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Integral symbol

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Title: Integral symbol  
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Subject: Integral, Summa (mathematics), Integral (disambiguation), Infinitesimals, Base 36
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Integral symbol

The integral symbol:

(Unicode), \displaystyle \int (LaTeX)

is used to denote integrals and antiderivatives in mathematics. The notation was introduced by the German mathematician Gottfried Wilhelm Leibniz towards the end of the 17th century. The symbol was based on the ſ (long s) character, and was chosen because Leibniz thought of the integral as an infinite sum of infinitesimal summands.

Contents

  • Typography in Unicode and LaTeX 1
    • Fundamental symbol 1.1
    • Extensions of the symbol 1.2
  • Typography in other languages 2
  • See also 3
  • Notes 4
  • References 5
  • External links 6

Typography in Unicode and LaTeX

Fundamental symbol

The integral symbol is U+222B integral in Unicode[1] and \int in LaTeX. In HTML, it is written as (hexadecimal), (decimal) and (named "entity").

The original IBM PC code page 437 character set included a couple of characters and (codes 244 and 245, respectively) to build the integral symbol. These were deprecated in subsequent MS-DOS code pages, but they still remain in Unicode (U+2320 and U+2321, respectively) for compatibility.

The symbol is very similar to, but not to be confused with, the ʃ symbol (called "esh").

Extensions of the symbol

Related symbols include:[1][2]

Meaning Unicode LaTeX
Double integral U+222C \iint \iint
Triple integral U+222D \iiint \iiint
Contour integral U+222E \oint \oint
Clockwise integral U+2231
Anticlockwise integral U+2A11
Clockwise contour integral U+2232 \varointclockwise
Anticlockwise contour integral U+2233 \ointctrclockwise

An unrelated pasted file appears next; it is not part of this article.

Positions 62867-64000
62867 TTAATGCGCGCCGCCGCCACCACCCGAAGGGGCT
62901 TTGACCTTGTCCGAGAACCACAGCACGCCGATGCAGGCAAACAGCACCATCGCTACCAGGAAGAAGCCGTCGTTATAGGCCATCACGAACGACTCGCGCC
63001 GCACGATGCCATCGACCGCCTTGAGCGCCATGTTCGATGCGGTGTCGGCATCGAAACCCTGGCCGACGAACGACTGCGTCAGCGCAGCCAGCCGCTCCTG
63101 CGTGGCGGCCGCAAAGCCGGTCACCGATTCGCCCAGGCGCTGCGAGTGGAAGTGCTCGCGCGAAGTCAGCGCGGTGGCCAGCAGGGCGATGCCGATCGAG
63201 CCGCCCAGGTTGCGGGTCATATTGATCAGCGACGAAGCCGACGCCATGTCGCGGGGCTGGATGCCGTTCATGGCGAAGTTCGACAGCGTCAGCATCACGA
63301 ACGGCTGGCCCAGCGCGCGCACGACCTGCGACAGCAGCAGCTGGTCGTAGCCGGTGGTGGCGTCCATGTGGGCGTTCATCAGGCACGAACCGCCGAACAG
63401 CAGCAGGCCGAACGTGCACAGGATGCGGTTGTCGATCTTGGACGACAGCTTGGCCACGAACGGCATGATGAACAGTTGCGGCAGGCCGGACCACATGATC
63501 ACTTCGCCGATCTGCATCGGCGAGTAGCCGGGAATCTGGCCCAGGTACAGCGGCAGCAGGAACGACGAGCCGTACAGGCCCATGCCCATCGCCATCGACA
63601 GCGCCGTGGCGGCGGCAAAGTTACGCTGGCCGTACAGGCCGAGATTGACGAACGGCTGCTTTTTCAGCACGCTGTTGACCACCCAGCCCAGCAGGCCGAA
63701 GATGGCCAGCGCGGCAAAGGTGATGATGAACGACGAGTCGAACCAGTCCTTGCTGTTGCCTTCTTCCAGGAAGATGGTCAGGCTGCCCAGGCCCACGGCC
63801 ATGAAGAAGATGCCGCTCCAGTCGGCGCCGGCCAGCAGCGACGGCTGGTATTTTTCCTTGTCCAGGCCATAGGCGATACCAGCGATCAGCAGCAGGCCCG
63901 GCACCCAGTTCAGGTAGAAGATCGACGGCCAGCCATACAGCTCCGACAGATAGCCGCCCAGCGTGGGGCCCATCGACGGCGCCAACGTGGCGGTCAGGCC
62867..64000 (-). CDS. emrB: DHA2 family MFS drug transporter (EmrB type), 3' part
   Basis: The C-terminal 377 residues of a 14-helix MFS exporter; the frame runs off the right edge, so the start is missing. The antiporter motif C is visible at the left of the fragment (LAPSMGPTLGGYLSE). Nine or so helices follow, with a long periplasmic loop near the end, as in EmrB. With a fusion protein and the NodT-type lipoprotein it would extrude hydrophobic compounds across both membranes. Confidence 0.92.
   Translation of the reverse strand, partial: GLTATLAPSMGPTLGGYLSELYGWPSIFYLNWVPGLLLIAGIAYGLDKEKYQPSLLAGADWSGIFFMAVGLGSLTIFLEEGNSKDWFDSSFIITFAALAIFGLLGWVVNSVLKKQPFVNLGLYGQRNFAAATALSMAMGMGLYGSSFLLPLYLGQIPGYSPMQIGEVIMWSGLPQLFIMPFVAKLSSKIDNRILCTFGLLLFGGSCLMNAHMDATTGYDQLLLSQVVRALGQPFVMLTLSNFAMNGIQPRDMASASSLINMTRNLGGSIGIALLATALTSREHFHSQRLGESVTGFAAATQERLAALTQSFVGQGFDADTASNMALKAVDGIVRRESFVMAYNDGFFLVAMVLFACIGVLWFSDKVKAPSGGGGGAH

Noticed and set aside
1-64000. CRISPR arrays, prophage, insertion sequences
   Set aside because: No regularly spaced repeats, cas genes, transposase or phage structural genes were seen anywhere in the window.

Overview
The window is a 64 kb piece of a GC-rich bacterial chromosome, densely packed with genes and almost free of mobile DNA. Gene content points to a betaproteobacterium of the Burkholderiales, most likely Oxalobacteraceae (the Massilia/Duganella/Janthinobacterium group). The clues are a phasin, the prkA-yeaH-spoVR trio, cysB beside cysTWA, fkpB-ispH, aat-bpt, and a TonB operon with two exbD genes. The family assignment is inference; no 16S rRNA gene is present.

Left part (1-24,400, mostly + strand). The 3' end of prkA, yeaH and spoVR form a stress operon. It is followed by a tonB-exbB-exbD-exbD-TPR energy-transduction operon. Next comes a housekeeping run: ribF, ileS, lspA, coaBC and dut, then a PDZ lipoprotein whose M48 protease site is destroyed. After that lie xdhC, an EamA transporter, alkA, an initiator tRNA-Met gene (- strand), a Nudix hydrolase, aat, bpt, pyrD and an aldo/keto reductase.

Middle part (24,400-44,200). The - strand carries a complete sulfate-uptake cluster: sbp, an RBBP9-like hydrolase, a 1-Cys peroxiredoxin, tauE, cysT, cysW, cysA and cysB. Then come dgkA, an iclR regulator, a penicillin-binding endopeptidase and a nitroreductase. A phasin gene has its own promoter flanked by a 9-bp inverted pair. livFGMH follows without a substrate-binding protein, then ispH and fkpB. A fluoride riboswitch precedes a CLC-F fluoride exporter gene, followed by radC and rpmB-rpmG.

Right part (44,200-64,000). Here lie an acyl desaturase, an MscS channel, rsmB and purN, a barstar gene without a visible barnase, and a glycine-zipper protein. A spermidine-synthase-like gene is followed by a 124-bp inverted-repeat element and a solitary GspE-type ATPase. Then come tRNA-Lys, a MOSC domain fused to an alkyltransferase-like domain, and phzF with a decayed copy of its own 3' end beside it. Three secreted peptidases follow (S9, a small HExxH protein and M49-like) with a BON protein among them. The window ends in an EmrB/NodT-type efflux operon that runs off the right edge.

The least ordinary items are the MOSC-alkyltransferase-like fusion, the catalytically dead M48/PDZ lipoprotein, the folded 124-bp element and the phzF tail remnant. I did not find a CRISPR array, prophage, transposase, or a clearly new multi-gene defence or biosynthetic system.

Closed surface integral U+222F \oiint
Closed volume integral U+2230 \oiiint

Typography in other languages

Regional variations (English, German, Russian) of the integral symbol.

In other languages, the shape of the integral symbol differs slightly from the shape commonly seen in English-language textbooks. While the English integral symbol leans to the right, the German symbol (used throughout Central Europe) is upright, and the Russian variant leans to the left.

Another difference is in the placement of limits for definite integrals. Generally, in English-language books, limits go to the right of the integral symbol: \int_0^T f(t)\;dt .

By contrast, in German and Russian texts, limits for definite integrals are placed above and below the integral symbol, and, as a result, the notation requires larger line spacing: \int\limits_0^T f(t)\;\mathrm{d}t .

See also

Notes

  1. ^ a b "Mathematical Operators – Unicode" (PDF). Retrieved 2013-04-26. 
  2. ^ "Supplemental Mathematical Operators – Unicode" (PDF). Retrieved 2013-05-05. 

References

  • Stewart, James (2003). "Integrals". Single Variable Calculus: Early Transcendentals (5th ed.).  
  • Zaitcev, V.; Janishewsky, A.; Berdnikov, A. (1999), "Russian Typographical Traditions in Mathematical Literature" (PDF), EuroTeX'99 Proceedings 

External links

  • Fileformat.info
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